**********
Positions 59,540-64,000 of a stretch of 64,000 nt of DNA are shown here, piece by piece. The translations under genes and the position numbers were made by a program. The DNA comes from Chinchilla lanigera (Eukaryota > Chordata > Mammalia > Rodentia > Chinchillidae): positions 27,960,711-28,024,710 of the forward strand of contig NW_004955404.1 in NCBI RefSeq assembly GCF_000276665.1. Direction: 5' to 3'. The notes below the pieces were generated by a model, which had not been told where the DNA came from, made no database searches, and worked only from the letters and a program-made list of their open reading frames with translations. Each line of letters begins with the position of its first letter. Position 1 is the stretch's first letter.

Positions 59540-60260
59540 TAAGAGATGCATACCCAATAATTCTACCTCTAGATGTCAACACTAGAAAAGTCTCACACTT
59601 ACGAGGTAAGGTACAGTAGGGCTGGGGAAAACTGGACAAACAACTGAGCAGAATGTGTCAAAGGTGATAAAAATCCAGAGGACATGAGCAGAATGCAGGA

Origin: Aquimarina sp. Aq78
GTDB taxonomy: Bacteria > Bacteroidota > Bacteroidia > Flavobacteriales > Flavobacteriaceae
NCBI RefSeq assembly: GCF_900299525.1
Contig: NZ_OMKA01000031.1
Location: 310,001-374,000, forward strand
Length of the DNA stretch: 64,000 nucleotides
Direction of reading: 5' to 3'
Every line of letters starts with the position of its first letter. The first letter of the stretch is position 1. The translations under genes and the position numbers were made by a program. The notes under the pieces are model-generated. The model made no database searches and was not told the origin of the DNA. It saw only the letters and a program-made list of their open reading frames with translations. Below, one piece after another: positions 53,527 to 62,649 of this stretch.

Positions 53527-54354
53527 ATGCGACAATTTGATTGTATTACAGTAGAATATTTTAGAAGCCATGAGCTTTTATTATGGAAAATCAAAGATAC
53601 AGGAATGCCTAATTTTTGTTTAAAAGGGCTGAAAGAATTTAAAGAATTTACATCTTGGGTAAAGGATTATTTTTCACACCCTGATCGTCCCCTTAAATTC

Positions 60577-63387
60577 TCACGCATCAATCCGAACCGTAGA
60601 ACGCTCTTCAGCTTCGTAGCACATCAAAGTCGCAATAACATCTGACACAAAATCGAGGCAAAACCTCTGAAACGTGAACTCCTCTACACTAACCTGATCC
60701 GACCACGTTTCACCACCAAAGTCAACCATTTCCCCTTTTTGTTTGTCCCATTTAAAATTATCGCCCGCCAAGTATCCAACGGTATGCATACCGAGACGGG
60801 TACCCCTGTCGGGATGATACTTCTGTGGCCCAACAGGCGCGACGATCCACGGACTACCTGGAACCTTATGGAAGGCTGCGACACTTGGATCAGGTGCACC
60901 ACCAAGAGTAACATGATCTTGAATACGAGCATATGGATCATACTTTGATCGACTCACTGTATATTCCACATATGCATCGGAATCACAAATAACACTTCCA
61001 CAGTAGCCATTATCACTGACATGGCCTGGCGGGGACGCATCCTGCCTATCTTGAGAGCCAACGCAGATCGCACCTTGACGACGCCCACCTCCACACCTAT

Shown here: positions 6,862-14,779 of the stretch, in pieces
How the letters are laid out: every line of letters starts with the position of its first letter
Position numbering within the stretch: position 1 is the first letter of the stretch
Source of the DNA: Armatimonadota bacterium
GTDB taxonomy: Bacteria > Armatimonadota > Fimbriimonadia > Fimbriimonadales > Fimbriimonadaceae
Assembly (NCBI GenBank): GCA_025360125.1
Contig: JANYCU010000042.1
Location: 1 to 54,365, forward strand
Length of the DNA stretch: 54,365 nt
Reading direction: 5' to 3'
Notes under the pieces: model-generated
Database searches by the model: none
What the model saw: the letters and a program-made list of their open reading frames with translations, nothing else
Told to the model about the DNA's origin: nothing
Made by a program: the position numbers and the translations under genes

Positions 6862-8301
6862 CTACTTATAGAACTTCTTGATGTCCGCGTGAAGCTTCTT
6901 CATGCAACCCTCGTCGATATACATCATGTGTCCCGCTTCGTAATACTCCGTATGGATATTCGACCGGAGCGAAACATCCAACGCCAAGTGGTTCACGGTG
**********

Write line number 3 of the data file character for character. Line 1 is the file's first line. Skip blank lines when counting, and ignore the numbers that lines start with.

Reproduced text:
59540 TAAGAGATGCATACCCAATAATTCTACCTCTAGATGTCAACACTAGAAAAGTCTCACACTT